The Baltic Sea plays a major role in the life of Kirsi Sormunen, Vice President of Sustainability at Nokia. She has lived most of her life in the proximity of the sea in Espoo and enjoys exercising by the sea in many ways. In the summer she goes swimming from the many sandy beaches in the Helsinki metropolitan area, while in the spring and autumn the seaside roads are ideal for long walks or bicycle trips. And the best part of winter for Kirsi is the magnificent skiing trips on the frozen sea. In addition to outside recreation, Kirsi is a friend of Finnish fish. She is happy that, at least so far, our sea is not running out of fish.
Kirsi believes that it may come as a surprise to many that the Baltic Sea is currently one of the world’s most polluted seas. She came to realise the current state of the Baltic Sea in June 2003 while on a family trip on a ship from Helsinki to Tallinn, Estonia, after a four-year secondment abroad. Instead of the magnificent views and clear waters of the previous trips, the ship burrowed through thick algae sludge through which the water was barely discernible almost all the way. This experience made Kirsi think about what she could personally do to promote protection of the Baltic Sea. She believes that the struggle to save the Baltic Sea from ‘dying’ requires the input of the States, enterprises, farmers, seafarers and private citizens.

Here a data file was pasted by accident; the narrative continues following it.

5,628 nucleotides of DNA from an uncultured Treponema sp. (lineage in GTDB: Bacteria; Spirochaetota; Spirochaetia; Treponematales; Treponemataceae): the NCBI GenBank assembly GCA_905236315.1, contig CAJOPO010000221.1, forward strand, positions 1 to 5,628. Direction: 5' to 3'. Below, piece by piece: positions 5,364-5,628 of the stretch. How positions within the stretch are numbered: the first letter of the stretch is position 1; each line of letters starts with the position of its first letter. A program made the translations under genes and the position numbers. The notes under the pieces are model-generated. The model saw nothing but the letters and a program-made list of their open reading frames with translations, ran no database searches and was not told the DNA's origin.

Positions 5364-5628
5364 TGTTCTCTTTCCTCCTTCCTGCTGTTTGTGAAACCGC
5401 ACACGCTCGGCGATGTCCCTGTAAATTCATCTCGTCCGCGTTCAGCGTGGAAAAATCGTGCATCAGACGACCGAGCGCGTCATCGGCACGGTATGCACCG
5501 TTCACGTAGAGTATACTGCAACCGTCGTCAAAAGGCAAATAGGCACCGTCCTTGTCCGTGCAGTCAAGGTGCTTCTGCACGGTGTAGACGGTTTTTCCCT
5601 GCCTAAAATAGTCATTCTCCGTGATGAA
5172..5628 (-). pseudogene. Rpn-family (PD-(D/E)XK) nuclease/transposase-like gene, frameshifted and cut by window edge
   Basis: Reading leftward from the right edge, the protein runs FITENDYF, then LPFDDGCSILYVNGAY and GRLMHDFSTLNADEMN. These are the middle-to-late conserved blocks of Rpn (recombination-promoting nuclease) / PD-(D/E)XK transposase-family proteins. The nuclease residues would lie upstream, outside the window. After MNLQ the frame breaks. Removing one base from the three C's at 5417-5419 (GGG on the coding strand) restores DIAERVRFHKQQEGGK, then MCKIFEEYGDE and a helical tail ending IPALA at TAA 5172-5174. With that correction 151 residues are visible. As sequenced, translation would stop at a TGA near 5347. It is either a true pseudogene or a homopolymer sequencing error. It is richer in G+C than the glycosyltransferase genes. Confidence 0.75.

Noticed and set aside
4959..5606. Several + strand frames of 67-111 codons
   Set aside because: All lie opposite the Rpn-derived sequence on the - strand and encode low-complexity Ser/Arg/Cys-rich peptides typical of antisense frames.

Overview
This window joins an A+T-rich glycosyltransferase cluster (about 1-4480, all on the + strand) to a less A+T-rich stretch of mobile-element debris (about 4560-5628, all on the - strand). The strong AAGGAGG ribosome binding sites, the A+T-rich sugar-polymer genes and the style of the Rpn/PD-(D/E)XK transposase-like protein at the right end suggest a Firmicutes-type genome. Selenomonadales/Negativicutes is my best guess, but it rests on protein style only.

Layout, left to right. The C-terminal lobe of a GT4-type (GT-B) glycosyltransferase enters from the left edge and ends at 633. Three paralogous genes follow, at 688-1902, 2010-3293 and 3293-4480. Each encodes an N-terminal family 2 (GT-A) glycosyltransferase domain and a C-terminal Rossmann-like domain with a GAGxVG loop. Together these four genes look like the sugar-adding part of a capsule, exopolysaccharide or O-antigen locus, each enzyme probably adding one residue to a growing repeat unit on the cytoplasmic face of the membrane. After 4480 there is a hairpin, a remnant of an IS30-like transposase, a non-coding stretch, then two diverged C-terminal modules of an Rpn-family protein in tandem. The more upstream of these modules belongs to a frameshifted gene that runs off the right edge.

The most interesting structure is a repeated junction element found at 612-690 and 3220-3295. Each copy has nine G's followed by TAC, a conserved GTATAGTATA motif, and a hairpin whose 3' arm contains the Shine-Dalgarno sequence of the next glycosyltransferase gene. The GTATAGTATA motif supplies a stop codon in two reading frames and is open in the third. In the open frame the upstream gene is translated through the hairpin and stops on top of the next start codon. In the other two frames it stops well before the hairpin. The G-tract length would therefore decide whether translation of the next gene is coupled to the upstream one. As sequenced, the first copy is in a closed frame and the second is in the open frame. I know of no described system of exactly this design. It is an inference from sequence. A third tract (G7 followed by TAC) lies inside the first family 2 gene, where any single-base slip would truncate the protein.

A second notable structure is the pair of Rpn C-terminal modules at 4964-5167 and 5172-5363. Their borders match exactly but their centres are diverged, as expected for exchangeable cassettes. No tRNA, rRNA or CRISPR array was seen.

Nokia started supporting Clean Baltic Sea projects from the very beginning. This seemed like a natural thing to do for a company that has earlier invested in the preservation of the Baltic Sea. Nokia appreciates the concrete goal-setting and long-term effects in the environmental protection projects it supports and both of these are well realised in the work of the John Nurminen Foundation. Supporting similar environmental protection projects is a part of Nokia’s corporate responsibility operations in all its countries of operation.